Opening and closing doors

There is a great saying (and I am fond of a saying!) which says remember when you say “yes” to something, that means you are inherently saying “no” to something else. It doesn’t mean saying “yes” is a bad thing, just that you can only use that period of time to do one thing, and you choose what to do with it. You can never have that period of time again.

This resonated with me recently, after I didn’t get an opportunity that I was pursuing. Though I was initially disappointed, because we are all human after all, I had a think. I thought of all the others things I wanted to do in my long term plan, which I probably wouldn’t have done if I had got the other opportunity.

You cannot do everything, and you certainly can’t do it all at the same time. Every choice that you make have a repercussion. It can be impossible to know what is for the best, and what have happened if you had made a different choice. You can see it sometimes when you look back how a series of choices led you to a certain place. But while you are living it it can be hard to see the best path.

Some people have very clear ideas of what they want their lives to look like, and some people have none. You may be living your ideal life and wondering why it doesn’t feel right. Or you may be living a life that is not remotely how you imagined it would be, but you love it! Every life is different. But the one thing we do know is that you can’t live that time again, so every yes, have an opposing no. Just like simple physics were every force has an opposing force. So the next time you don’t get a seemingly brilliant opportunity, just consider what you would have said “no” to to achieve that “yes”, and remember every door that closes, another one opens…

Language and how we use it

I have been thinking a lot about language and our use of it. It’s remarkable how some people can ask us to do something or give us advice, and only succeed it making us dig our heels in! Other people seem brilliant at dolling out advice and never incurring anyone’s wrath.

Being able to give tactful advice, or feedback to others is a brilliant skill. It is learnable, so don’t despair if it is not one of your natural talents. Pay attention to who you take advice from. How do they convey their advice? Often it is not so much the words as the delivery of those words. The old “it’s not what you say but how you say it” springs to mind. Some people empowers us with their advice and others cut us down.

Language has the ability to build bridges or burn them. Be careful with your words. But consider the language with which we talk to our horses. Language doesn’t just encapsulate words, but body language, voice tone and many other subtle nuances. My dog trainer does a wonderful demonstration of training the recall. A flat, boring tone of voice, with dejected posture will never encourage the dog to return to you, whereas an enthusiastic, friendly tone, combined with an open and approachable posture will encourage the dog to recall.

All our interactions with our horses form our language. Are we cheerful and open? Or are we stressed and closed off? Our horses are reading this all the time. Every interaction not just our ridden work will have an effect on our bond with them. Our language will impact our relationship, so make sure your language conveys that right message. Animals are in general very forgiving, so they will forgive bad days and tense times, as long as the majority of your language is positive. Remember language matters, make sure you communicate from your heart…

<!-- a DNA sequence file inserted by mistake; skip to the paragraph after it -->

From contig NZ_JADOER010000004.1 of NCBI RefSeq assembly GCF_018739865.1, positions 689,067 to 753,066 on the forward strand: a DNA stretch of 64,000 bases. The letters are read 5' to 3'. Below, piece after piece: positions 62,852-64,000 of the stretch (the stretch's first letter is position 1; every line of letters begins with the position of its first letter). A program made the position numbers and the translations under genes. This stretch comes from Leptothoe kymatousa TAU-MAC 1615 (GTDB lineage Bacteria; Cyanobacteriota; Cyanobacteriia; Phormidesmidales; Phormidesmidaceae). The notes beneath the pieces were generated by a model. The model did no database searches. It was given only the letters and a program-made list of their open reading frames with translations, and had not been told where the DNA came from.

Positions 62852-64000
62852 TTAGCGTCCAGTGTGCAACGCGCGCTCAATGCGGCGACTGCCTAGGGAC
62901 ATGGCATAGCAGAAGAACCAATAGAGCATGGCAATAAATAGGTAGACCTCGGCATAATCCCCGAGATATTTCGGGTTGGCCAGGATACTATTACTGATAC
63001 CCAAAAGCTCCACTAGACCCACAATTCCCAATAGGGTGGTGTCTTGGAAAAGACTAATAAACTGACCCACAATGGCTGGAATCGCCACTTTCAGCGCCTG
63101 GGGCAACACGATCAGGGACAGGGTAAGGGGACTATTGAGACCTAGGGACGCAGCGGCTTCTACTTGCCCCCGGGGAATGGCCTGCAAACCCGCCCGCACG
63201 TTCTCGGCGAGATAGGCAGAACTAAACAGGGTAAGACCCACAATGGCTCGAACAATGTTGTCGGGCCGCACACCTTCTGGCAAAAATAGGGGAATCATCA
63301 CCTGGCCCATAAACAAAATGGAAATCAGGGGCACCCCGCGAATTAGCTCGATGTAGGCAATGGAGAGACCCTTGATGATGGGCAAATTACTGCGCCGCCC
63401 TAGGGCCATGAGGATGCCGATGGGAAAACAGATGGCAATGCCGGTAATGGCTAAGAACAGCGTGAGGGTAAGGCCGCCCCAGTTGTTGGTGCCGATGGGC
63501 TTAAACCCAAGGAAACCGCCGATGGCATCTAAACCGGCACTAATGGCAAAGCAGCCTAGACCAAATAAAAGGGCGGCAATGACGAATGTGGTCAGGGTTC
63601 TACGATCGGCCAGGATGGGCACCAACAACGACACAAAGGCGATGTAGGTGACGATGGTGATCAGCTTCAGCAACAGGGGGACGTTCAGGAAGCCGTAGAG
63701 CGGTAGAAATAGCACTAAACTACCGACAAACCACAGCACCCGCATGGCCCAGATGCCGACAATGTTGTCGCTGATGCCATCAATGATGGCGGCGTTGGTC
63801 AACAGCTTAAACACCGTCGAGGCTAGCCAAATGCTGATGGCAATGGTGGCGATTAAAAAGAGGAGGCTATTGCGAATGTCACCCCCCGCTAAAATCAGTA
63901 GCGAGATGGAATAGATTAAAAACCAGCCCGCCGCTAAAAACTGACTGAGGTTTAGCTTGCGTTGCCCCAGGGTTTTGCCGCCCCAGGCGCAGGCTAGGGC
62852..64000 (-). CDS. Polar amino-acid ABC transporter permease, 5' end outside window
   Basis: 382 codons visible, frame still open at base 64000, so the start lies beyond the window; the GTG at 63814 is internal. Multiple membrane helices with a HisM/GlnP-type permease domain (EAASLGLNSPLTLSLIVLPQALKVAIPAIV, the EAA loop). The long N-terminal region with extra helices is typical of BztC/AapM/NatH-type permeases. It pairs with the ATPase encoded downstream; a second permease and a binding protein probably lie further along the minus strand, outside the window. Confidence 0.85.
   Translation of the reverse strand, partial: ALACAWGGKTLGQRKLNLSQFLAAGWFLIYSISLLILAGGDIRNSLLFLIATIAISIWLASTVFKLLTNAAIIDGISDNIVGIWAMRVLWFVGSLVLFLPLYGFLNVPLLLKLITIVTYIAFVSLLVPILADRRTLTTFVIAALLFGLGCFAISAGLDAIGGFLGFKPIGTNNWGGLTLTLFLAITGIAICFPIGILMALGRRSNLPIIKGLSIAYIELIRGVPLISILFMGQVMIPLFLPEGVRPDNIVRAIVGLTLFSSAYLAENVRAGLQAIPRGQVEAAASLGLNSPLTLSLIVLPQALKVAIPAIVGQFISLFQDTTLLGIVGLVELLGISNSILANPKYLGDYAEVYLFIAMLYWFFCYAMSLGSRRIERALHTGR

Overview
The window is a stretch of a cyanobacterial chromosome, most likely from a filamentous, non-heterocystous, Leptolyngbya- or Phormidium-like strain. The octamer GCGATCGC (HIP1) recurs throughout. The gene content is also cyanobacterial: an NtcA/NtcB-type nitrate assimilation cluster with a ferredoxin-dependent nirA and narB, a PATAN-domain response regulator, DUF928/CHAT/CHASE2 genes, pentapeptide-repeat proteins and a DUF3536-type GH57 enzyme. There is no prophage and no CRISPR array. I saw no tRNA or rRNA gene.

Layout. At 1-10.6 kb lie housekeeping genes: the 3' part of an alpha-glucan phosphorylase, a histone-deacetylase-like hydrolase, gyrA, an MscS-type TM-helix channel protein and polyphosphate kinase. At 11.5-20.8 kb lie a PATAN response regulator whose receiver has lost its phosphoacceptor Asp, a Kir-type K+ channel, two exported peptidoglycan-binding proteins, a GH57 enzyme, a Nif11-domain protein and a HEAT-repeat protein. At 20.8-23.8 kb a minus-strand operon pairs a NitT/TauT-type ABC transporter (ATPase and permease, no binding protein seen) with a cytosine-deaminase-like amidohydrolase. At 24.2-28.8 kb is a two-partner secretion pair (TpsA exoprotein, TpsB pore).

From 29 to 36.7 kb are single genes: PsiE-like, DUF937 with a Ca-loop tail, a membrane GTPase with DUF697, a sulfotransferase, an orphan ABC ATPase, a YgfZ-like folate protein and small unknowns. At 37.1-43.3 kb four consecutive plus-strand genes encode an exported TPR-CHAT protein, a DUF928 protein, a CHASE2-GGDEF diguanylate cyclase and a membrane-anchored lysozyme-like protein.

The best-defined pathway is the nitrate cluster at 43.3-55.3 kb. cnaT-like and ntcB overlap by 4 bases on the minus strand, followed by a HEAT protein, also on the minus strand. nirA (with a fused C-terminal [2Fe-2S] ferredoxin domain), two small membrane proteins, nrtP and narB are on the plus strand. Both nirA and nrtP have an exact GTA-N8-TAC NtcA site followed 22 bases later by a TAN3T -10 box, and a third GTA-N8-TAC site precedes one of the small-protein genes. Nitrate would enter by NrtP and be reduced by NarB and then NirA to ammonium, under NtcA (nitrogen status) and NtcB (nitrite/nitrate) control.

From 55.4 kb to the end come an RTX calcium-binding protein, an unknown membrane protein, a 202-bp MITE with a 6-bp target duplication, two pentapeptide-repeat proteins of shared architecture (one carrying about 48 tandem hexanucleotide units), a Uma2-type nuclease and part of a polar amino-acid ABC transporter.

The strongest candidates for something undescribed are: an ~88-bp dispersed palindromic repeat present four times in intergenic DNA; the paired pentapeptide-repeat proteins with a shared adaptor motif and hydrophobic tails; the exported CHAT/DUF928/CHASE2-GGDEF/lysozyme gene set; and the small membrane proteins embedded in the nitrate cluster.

Confirmation bias

I have been reading about confirmation bias recently, and what I have learnt is fascinating. Confirmation bias is described as: “the tendency to search for, interpret, favor, and recall information in a way that confirms or supports one’s prior beliefs or values.” For example, if you believe that barefoot shoeing is best, you will always seek out information which backs up your belief. Whereas if you believe traditional shoeing is best you will seek out information that backs up your belief. In some instances, this can even be the same article, viewed from a different angle!

Confirmation bias makes it more difficult for us to have an open and receptive view towards new ideas and ways of doing things. Warren Buffett sums it up best by saying: “What the human being is best at doing is interpreting all new information so that their prior conclusions remain intact.”

So how do we prevent ourselves from doing this? How do we remain open-minded and flexible so that we treat new ideas with a genuinely balanced view, without distorting them with our own perceptions?

Firstly, be aware of this tendency. The moment we become of things, we are less likely to fall down that particular hole. If you know you do this, try and overcome it. For example, read an article from a different publication to your usual ones. This will give you a whole different viewpoint.

Secondly, remember your ego wants to be right. This can be dangerous. It is a far wiser person who can admit that they were wrong. It is a sign of maturity and wisdom to say, I used to believe in this, but now I have looked at the facts I now believe in this. Changing your mind based on new information is not being inconsistent, it is being open-minded.

Thirdly, ask questions. Both of yourself and others. Look for answers in different places, engage in debate with different people, ope your mind to new possibility.

By enabling our critical thinking powers we open ourselves up to overwhelming possibilities. Who knows what you might discover?

Snakes and Ladders

I always think fitness is a little like snakes and ladders. Intermittently I run quite a lot and between times I eat biscuits. Life is all about balance. Running is quite straightforward in terms of building fitness. Run for 20 mins, then gradually increase your time. The snakes come out with illness, injury or life getting in the way.